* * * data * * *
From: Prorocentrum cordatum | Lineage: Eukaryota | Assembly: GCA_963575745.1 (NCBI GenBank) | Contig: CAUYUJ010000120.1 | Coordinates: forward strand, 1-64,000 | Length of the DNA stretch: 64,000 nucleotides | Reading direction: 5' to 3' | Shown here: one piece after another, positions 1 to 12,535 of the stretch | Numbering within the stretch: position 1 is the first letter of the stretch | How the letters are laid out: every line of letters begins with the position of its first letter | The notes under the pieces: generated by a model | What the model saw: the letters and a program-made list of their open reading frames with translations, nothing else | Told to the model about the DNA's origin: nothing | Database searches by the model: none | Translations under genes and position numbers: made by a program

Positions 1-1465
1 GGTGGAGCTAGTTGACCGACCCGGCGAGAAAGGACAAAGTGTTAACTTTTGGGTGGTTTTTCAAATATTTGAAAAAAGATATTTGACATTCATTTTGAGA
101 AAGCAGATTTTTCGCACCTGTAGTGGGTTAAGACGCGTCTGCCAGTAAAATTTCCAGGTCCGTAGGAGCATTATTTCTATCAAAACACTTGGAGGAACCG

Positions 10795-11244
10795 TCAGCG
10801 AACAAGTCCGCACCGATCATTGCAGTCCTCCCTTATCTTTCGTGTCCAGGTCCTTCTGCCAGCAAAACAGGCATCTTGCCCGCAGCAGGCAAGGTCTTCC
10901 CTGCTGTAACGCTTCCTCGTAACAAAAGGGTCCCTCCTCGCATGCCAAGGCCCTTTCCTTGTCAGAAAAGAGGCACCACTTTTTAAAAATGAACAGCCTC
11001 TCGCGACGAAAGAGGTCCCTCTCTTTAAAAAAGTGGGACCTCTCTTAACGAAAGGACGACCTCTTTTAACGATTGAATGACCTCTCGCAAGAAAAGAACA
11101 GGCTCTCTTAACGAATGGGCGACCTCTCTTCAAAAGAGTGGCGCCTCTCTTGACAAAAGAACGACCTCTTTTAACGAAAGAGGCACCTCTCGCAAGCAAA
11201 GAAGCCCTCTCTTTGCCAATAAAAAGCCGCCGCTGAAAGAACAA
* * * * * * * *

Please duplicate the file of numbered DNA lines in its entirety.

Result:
From: Prorocentrum cordatum | Lineage: Eukaryota | Assembly: GCA_963575745.1 (NCBI GenBank) | Contig: CAUYUJ010000120.1 | Coordinates: forward strand, 1-64,000 | Length of the DNA stretch: 64,000 nucleotides | Reading direction: 5' to 3' | Shown here: one piece after another, positions 1 to 12,535 of the stretch | Numbering within the stretch: position 1 is the first letter of the stretch | How the letters are laid out: every line of letters begins with the position of its first letter | The notes under the pieces: generated by a model | What the model saw: the letters and a program-made list of their open reading frames with translations, nothing else | Told to the model about the DNA's origin: nothing | Database searches by the model: none | Translations under genes and position numbers: made by a program

Positions 1-1465
1 GGTGGAGCTAGTTGACCGACCCGGCGAGAAAGGACAAAGTGTTAACTTTTGGGTGGTTTTTCAAATATTTGAAAAAAGATATTTGACATTCATTTTGAGA
101 AAGCAGATTTTTCGCACCTGTAGTGGGTTAAGACGCGTCTGCCAGTAAAATTTCCAGGTCCGTAGGAGCATTATTTCTATCAAAACACTTGGAGGAACCG

Positions 10795-11244
10795 TCAGCG
10801 AACAAGTCCGCACCGATCATTGCAGTCCTCCCTTATCTTTCGTGTCCAGGTCCTTCTGCCAGCAAAACAGGCATCTTGCCCGCAGCAGGCAAGGTCTTCC
10901 CTGCTGTAACGCTTCCTCGTAACAAAAGGGTCCCTCCTCGCATGCCAAGGCCCTTTCCTTGTCAGAAAAGAGGCACCACTTTTTAAAAATGAACAGCCTC
11001 TCGCGACGAAAGAGGTCCCTCTCTTTAAAAAAGTGGGACCTCTCTTAACGAAAGGACGACCTCTTTTAACGATTGAATGACCTCTCGCAAGAAAAGAACA
11101 GGCTCTCTTAACGAATGGGCGACCTCTCTTCAAAAGAGTGGCGCCTCTCTTGACAAAAGAACGACCTCTTTTAACGAAAGAGGCACCTCTCGCAAGCAAA
11201 GAAGCCCTCTCTTTGCCAATAAAAAGCCGCCGCTGAAAGAACAA